In a word, there is nothing which God hath faid to men, which we defire fhould be concealed from them: nay, we are willing the people should examine what we teach, and bring all our doctrines to the law and to the teftimony; that, if they be not according to this rule, they may neither believe them nor us. It is only things falfe and adulterate, which fhun the light and fear the touchftone. We have that fecurity of the truth of our religion, and of the agreeablenefs of it to the word of God, that honeft confidence of the goodness of our caufe, that we do not forbid the people to read the best books our adverfaries can write against it.

And now let any impartial man judge, whether this be not a better argument of a good caufe, to leave men at liberty to try the grounds of their religion, than the courfes which are taken in the church of Rome, to awe men with an inquifition; and, as much as is poffible, to keep the common people in ignorance, not only of what their late adverfaries, the Proteftants, but their chief and ancient adversary, the scriptures, have to fay against them.

A man had need of more than common fecurity of the skill and integrity of thofe to whom he perfectly refigns his understanding. This is too great a trust to be repofed in human frailty, and too strong a temptation to others to impofe upon us, to abuse our blindness, and

to

to make their own ends of our voluntary ignorance and eafy credulity. This is fuch a folly, as if a rich man fhould make his phyfician his heir; which is to tempt him either to destroy him, or to let him die, for his own intereft. So he that trufts the care of his foul with other men, and at the fame time by irrevocable deed fettles his understanding upon them, lays too great a temptation before them to feduce and damn him for their own ends.

And now to reflect a little upon ourselves: What caufe have we to blefs God who are fo happily refcued from that more than Egyptian darkness and bondage, wherein this nation was detained for feveral ages! who are delivered out of the hands of those cruel task-masters, who required brick without straw; that men fhould be religious without competent understanding, and work out their own falvation, while they denied them the means of all others the most neceffary to it; who are fo uncharitable, as to allow us no falvation out of their church, and yet fo unreafonable, as to deny us the very beft means of falvation when we are in it.

Our forefathers thought it a mighty privilege to have the word of God restored to them, and the publick prayers and service of God celebrated in a known tongue. Let us ufe this ineftimable privilege with great modefty and humility; not to the nourishing of pride and selfconceit, of divifion and faction; but, as the Apoftle exhorts, Let the word of God dwell richly in you, in all wifdom; and let the peace of God rule in your hearts, unto which ye are called in one body; and be ye thankful.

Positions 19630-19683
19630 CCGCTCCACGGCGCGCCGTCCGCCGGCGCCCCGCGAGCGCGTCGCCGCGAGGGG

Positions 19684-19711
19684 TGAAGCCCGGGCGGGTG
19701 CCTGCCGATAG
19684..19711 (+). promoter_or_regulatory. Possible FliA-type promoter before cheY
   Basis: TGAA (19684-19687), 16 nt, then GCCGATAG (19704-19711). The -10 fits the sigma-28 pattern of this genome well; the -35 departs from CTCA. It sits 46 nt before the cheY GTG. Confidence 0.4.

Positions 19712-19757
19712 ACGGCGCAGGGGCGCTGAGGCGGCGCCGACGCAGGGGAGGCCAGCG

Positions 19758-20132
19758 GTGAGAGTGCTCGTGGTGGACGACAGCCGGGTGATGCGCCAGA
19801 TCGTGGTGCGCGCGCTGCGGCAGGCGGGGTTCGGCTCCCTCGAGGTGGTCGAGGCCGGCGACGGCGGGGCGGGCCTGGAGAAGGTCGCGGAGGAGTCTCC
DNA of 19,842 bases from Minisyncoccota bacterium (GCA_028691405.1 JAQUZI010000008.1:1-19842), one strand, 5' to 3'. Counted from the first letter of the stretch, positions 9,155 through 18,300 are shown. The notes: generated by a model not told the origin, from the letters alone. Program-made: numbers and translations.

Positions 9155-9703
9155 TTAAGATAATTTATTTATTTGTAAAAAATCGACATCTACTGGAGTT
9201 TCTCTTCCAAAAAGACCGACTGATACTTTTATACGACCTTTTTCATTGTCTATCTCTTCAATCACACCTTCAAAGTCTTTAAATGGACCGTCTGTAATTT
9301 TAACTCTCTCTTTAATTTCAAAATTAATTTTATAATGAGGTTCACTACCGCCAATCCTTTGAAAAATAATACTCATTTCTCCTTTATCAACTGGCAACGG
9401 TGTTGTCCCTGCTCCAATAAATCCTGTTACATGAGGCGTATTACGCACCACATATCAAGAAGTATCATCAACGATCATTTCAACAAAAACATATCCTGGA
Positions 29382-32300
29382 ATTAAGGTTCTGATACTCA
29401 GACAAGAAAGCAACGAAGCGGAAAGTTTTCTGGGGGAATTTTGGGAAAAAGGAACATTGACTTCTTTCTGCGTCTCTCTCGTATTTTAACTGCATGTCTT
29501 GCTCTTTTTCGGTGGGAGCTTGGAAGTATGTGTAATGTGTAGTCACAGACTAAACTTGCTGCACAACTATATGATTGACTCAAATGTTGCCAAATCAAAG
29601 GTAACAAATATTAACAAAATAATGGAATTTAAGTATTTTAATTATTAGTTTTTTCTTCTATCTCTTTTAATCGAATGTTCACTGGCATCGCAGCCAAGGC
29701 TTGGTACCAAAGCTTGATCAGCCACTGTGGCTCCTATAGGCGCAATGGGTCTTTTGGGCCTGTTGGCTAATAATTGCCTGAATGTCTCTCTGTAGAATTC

It concerns us mightily, with which admonition I fhall conclude, both for the honour and fupport of our religion, to be at better union among ourselves, and not to divide about leffer things; and fo to demean ourfelves, as to take from our adverfaries all thofe pretences whereby they would justify themselves, or at least extenuate the guilt of that heavy charge, which falls every whit as juftly upon them as ever it did upon the fcribes and Pharifees, of taking away the key of knowledge, and fbutting the kingdom of heaven against men: neither going in themselves, nor fuffering those that are entering, to go in.

SERMON

1 200

SERMON

XXXI.

The parable of the ten virgins.

Preached before her Royal Highness the Princess Anne of Denmark, at Tunbridge-wells, Sept. 2. 1688.

MATTH. XXV. 1. 2. &c.

Then fhall the kingdom of heaven be likened unto ten virgins, which took their lamps, and went forth to meet the bridegroom.

And five of them were wife, and five were foolish, &c.

Y defign at prefent is, to explain this parable, and to make fuch obfervations upon it as feem moft naturally, and without fqueezing the parable, to spring from it; and then to make fome application of it to ourselves.

Μ'

:

Then fhall the kingdom of heaven be likened unto ten virgins by the kingdom of heaven is meant the ftate and condition of things under the gofpel; by the ten virgins, those who embraced the profeffion of it; which is here reprefented by their taking their lamps, and going forth to meet the bridegroom; in allufion to the ancient cuftom of marriages, in which the bridegroom was wont to lead home his bride in the night by the light of lamps or torches.

But this profeffion was not in all equally firm and fruitful: and therefore those who perfevered and continued ftedfaft in this profeffion, notwithstanding all the temptations and allurements of the world, and all the fierce ftorms and affaults of perfecution to which this profeflion was expofed, and being thus firmly rooted in it, did bring forth the fruits of the Spirit, and abound in the graces and virtues of a good life; thefe are the wife virgins: but thofe who either deferted this profef